European equities have struggled to keep pace with their US counterparts for a few years. However, historically low European valuations mean we could be at an inflection point.

But will market participants take notice? Or will capital remain highly concentrated in the US, where only a handful of stocks continue to lead?

What are markets missing out on?

European equity revenues are more geographically diverse than the US market. Europe also offers broader sector returns than the US, where technology stocks disproportionately drive the market. Meanwhile, a period of geopolitical stability would attract investors to Europe. That’s because the Continent is more plugged into global economic growth than the US.

That said, we would encourage investors to focus on specific European stocks rather than the whole market. The key is to invest in those businesses with the potential to deliver consistent, positive long-term returns. For us, international investors who turn away from the European market are missing out on the opportunity to invest in world-class companies.

Where do we see long-term opportunities?

There are prospects across Europe, but areas of strength include industrials, technology, healthcare, luxury goods, speciality chemicals and consumer staples. These sectors will be driven by big global themes, such as changing demographics, the energy transition and increased corporate investment in technology. Numerous European firms are also ideally placed to benefit from the burgeoning and increasingly affluent emerging-market consumer.

How does this look in practice?

ASML Holding develops, produces, and markets semiconductor manufacturing equipment. The company has a monopoly on the machines critical for making the advanced chips that will drive the current and future revolutions in computing, notably AI. We believe this edge gives it pricing power, high degrees of growth visibility and the ability to make attractive returns on capital. Management has framed 2024 as a transition year, which should translate into a successful 2025. Geopolitical tensions around China and related ‘chip wars’ are a concern. However, the company’s current strategy should mitigate against the worst-case scenario (a blanket ban). Importantly, its valuation suggests scope for meaningful outperformance due to expected growth and returns delivery.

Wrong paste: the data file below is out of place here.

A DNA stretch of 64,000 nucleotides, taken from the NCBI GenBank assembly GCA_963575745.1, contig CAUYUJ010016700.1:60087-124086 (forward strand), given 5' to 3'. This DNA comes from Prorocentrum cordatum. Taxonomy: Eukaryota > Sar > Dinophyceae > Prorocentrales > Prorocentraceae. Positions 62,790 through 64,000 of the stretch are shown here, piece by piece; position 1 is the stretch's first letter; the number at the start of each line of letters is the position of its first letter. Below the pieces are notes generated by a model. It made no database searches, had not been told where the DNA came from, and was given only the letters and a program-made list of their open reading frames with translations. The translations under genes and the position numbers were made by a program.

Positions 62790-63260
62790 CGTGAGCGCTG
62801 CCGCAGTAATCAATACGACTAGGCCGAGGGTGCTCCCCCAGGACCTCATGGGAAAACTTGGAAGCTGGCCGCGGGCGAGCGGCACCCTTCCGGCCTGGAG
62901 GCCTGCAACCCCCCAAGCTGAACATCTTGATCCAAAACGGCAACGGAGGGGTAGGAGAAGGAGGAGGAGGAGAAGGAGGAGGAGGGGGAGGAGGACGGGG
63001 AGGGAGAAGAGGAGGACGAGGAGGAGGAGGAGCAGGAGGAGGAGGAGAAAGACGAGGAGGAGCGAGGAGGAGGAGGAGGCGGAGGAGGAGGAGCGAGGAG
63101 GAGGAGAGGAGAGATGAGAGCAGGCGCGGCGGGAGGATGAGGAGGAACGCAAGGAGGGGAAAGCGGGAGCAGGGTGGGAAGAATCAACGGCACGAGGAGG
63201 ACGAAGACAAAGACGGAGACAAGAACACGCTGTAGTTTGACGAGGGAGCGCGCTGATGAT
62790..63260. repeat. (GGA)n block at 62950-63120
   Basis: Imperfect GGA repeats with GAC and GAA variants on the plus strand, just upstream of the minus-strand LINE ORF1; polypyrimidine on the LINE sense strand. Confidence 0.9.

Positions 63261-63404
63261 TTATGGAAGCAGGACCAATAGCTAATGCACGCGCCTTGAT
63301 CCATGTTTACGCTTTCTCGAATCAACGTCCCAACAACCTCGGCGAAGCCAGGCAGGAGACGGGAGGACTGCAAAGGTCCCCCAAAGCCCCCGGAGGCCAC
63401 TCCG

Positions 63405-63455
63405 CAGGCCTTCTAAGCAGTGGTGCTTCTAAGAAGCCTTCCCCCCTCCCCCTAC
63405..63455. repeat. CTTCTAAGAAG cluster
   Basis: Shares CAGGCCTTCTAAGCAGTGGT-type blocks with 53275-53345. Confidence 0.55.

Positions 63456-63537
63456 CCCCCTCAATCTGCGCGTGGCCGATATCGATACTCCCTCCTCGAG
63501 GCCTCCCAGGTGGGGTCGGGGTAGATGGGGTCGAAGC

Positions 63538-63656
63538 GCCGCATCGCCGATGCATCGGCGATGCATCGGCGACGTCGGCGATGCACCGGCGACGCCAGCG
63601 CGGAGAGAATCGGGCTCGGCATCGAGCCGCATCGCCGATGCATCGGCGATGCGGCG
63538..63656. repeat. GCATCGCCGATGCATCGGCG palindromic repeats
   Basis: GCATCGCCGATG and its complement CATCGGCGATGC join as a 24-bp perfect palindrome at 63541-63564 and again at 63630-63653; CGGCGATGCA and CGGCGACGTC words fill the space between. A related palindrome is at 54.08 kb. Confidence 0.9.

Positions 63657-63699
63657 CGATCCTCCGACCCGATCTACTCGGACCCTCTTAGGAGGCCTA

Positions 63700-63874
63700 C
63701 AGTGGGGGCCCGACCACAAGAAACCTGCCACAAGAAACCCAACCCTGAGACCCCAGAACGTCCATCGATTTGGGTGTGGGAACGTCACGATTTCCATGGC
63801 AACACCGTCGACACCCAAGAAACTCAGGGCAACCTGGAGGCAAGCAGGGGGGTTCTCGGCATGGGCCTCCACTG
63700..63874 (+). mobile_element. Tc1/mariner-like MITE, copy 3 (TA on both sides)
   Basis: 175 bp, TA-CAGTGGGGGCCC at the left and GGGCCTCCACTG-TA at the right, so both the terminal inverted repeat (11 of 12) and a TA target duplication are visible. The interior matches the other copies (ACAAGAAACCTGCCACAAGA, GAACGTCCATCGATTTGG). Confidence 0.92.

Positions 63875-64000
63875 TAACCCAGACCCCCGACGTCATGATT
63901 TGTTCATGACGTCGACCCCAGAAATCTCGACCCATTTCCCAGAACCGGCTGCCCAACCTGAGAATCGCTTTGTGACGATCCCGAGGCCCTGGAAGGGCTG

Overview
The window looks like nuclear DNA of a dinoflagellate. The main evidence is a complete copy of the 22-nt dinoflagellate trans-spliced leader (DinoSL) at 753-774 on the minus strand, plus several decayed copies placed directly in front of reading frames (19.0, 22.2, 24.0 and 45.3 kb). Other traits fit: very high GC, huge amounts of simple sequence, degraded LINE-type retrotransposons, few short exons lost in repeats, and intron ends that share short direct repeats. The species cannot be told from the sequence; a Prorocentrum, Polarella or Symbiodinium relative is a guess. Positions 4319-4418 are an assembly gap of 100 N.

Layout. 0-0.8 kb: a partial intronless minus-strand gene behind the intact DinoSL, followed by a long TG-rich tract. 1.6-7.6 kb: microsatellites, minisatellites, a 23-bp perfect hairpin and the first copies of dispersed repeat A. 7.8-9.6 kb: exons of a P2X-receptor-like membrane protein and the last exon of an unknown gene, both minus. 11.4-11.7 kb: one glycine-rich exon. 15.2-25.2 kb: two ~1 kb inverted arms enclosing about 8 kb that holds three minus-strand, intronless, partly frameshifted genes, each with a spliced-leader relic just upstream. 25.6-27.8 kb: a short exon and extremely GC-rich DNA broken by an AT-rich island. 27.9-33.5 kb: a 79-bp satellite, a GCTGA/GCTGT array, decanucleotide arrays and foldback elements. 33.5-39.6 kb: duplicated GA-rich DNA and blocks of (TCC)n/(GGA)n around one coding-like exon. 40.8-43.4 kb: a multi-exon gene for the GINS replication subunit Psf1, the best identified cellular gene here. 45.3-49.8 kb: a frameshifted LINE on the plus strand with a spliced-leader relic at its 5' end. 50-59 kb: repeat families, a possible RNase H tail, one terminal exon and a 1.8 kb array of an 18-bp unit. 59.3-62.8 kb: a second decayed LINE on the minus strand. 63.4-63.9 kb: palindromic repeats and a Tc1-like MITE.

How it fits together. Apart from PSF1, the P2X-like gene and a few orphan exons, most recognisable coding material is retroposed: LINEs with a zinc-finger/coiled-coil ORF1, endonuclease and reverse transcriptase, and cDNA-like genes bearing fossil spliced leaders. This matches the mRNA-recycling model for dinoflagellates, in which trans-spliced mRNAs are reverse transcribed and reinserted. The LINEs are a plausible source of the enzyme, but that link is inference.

Turning to pharmaceuticals, we have Novo Nordisk. It’s a leader in diabetes care and offers insulin delivery systems and other diabetes products. The company successfully relaunched its high-profile obesity drug Wegovy to much fanfare. This could be an important source of future growth. Novo Nordisk’s deep scientific expertise and an industry with high barriers to entry mean it should maintain its strong market position. This standing also underpins the potential for double-digit revenue growth across the business.

One sector where Europe leads the world is luxury goods. And in this space, LVMH, which owns world-famous brands like Moet, Louis Vuitton and Dior, stands out. Following a strong 2021, there’s little evidence of a deterioration in its operating performance. Pricing power built on best-in-class brands and unshakable demand should provide insulation against cost inflation. The industry has proved relatively resilient in previous bouts of market upheaval. Increasingly wealthy emerging-market shoppers should also help drive sales in the coming years.

Lastly, there’s cosmetics giant L’Oréal. In our view, it has one of the most robust business models in Europe. The shift to online sales has cemented its dominance, while its valuation is reasonable given its long-term growth outlook. Like LVMH, its exposure to rising developing-market affluence is a potential performance driver.

What factors are required for Europe to regain its appeal among investors?

Firstly, existing earnings expectations must underpin the cheap comparative valuations with other global equity markets. Secondly, European companies must deliver superior and sustainable earnings growth – a key factor in attracting investors. A third element is avoiding the political/economic challenges that have marred much of the past decade and consistently deterred international investors. Finally, a sustained period of stability characterised by cash returns and growth will be the best recipe to make Europe attractive again in the eyes of investors.

These factors, combined with a well-selected and focused portfolio, mean European equities can potentially compete with any in the world over the long term.

Companies are selected for illustrative purposes only to demonstrate the investment management style described herein and not as an investment recommendation or indication of future performance. Past performance is not a guide to future results.